Strategic Regulation Policy in the Internet
Some countries are importers while others are exporters of global backbone connectivity. At the same time, input components such as local access are non-traded. This paper analyzes a non-cooperative regulatory game between importing and exporting countries, assuming that the prices of both traded and non-traded inputs can be regulated. We show that exporting countries choose a more restrictive regulation of non-traded goods than importing countries do. We further show that a requirement of international non-discrimination may hurt importing countries, and give firms producing traded inputs incentives to invest in quality degradation. Copyright Springer Science+Business Media, LLC 2006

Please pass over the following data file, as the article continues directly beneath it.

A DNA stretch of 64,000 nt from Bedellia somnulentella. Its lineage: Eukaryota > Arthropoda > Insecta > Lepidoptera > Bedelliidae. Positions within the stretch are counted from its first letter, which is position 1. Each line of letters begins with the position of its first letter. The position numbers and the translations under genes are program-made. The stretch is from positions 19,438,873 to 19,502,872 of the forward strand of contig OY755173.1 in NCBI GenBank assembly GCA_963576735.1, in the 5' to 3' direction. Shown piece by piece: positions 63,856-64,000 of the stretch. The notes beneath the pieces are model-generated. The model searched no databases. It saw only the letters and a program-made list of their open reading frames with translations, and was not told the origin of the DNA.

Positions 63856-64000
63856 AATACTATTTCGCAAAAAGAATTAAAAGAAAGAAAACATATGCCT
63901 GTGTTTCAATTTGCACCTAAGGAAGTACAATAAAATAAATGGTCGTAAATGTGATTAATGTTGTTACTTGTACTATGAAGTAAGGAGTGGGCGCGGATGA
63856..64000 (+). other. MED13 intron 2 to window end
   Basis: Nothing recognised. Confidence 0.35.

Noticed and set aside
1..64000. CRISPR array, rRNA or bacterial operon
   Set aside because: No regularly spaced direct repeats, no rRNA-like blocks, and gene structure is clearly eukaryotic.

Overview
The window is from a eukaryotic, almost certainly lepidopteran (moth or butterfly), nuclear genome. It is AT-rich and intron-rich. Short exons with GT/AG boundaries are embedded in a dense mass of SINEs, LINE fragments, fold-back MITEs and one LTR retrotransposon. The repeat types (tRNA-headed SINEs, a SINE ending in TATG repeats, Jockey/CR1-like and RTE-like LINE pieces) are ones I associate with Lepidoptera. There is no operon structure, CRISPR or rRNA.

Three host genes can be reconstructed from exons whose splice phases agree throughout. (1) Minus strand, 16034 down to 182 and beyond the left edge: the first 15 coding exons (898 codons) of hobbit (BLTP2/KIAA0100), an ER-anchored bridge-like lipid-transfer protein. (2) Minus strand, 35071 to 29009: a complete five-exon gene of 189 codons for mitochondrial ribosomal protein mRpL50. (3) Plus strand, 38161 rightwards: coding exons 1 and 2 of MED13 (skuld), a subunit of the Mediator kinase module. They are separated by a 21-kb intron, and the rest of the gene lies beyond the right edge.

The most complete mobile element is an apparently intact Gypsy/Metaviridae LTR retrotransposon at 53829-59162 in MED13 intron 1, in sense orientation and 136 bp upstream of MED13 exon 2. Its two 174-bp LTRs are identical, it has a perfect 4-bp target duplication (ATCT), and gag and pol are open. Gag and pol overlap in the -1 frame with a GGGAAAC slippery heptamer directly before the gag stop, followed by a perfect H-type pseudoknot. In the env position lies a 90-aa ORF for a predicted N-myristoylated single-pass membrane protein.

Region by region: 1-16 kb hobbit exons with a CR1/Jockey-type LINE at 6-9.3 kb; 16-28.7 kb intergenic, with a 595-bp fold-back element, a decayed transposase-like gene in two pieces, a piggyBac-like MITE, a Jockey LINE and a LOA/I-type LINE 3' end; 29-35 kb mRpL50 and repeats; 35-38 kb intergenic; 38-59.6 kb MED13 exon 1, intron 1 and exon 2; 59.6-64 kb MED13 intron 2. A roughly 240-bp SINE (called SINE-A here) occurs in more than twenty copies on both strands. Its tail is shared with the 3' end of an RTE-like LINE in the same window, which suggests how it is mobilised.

Please report citation or reference errors to , or , if you are the registered author of the cited work, log in to your RePEc Author Service profile, click on "citations" and make appropriate adjustments.:
- repec:reg:rpubli:115 is not listed on IDEAS
- Brander, James A., 1995.
"Strategic trade policy,"
Handbook of International Economics,
in: G. M. Grossman & K. Rogoff (ed.), Handbook of International Economics, edition 1, volume 3, chapter 27, pages 1395-1455
When requesting a correction, please mention this item's handle: RePEc:kap:regeco:v:30:y:2006:i:1:p:63-84. See general information about how to correct material in RePEc.
For technical questions regarding this item, or to correct its authors, title, abstract, bibliographic or download information, contact: (Guenther Eichhorn)or (Christopher F. Baum)
If references are entirely missing, you can add them using this form.